The question of military necessity can be quickly put to rest. “Japan was already defeated and dropping the bomb was completely unnecessary.” Those are not the words of a latter-day revisionist historian or a leftist writer. They are certainly not the words of an America-hater. They are the words of Dwight D. Eisenhower, Supreme Commander of the Allied Forces in Europe and future president of the United States. Eisenhower knew, as did the entire senior U.S. officer corps, that by mid 1945 Japan was defenseless.
…including fleet admirals:
Fleet Admiral Chester W. Nimitz, Commander in Chief of the U.S. Pacific Fleet, reflected this reality when he wrote, “The Japanese had, in fact, already sued for peace. The atomic bomb played no decisive part, from a purely military point of view, in the defeat of Japan.” Admiral William D. Leahy, Chief of Staff to President Truman, said the same thing: “The use of [the atomic bombs] at Hiroshima and Nagasaki was of no material assistance in our war against Japan. The Japanese were already defeated and ready to surrender.”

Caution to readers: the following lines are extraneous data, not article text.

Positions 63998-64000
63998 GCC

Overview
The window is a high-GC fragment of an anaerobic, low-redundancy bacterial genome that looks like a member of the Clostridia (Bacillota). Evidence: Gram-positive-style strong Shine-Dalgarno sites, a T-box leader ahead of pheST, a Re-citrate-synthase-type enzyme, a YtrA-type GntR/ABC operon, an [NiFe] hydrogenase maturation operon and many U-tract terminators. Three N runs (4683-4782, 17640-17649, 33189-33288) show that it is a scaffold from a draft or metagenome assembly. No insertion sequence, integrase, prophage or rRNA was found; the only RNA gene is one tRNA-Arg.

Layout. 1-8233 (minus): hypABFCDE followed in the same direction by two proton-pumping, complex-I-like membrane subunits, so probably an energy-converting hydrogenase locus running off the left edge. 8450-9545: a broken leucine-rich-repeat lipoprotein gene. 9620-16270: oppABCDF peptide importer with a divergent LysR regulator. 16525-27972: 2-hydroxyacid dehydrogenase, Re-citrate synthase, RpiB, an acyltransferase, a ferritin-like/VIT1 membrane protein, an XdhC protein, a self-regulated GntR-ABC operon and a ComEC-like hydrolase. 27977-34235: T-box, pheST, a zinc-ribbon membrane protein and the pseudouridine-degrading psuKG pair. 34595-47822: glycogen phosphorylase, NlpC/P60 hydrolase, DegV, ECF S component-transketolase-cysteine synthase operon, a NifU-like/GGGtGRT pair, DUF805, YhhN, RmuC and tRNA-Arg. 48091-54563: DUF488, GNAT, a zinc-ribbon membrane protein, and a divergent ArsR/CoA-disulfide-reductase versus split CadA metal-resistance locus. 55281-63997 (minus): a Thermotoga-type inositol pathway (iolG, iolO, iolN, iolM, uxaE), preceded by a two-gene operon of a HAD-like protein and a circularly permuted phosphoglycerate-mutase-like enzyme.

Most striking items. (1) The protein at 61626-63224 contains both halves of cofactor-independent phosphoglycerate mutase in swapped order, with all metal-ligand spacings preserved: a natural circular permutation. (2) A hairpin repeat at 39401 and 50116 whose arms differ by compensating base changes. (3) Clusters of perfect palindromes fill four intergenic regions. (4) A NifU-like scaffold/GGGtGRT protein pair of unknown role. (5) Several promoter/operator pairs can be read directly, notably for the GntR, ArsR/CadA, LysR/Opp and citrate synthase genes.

Another example of the “proved through quotation” fallacy. It’s hard to fathom, but the otherwise extremely level-headed Admiral Nimitz seemed incredibly self-serving postwar…
However, Nimitz did an apparent about face immediately after the end of the war. On a triumphal tour of the US in October 1945, Nimitz said:
The Japanese had, in fact, already sued for peace. The atomic bomb played no decisive part, from a purely military point of view, in the defeat of Japan.
Nimitz said this in Washington D.C. on October 5, 1945.
Nimitz’s quote is often trotted out as an example of a senior US military leader opposed to the atomic bombing of Japan. That’s simplistic: senior US military leaders knew that Japan was militarily defeated by early 1943 and decisively defeated by mid 1944. The only question was when Japanese leaders would acknowledge their defeat.